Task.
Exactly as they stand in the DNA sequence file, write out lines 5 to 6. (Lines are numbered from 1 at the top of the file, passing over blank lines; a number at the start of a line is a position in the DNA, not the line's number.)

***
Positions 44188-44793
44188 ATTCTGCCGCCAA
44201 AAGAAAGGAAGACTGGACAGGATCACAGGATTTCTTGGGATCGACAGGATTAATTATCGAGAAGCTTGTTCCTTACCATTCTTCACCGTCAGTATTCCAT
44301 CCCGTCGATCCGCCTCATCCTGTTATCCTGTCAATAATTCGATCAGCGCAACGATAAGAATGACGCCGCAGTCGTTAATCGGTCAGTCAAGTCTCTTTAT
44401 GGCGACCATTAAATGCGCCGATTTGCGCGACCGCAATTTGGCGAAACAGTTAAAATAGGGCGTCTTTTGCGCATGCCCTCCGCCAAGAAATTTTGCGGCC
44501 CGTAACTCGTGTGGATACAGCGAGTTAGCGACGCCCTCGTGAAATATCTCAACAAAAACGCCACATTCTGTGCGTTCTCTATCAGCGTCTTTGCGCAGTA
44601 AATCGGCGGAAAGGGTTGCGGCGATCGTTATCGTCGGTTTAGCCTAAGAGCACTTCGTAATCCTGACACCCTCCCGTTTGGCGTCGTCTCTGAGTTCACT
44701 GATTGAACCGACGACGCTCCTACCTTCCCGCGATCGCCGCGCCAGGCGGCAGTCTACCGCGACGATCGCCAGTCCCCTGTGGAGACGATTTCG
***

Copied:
44401 GGCGACCATTAAATGCGCCGATTTGCGCGACCGCAATTTGGCGAAACAGTTAAAATAGGGCGTCTTTTGCGCATGCCCTCCGCCAAGAAATTTTGCGGCC
44501 CGTAACTCGTGTGGATACAGCGAGTTAGCGACGCCCTCGTGAAATATCTCAACAAAAACGCCACATTCTGTGCGTTCTCTATCAGCGTCTTTGCGCAGTA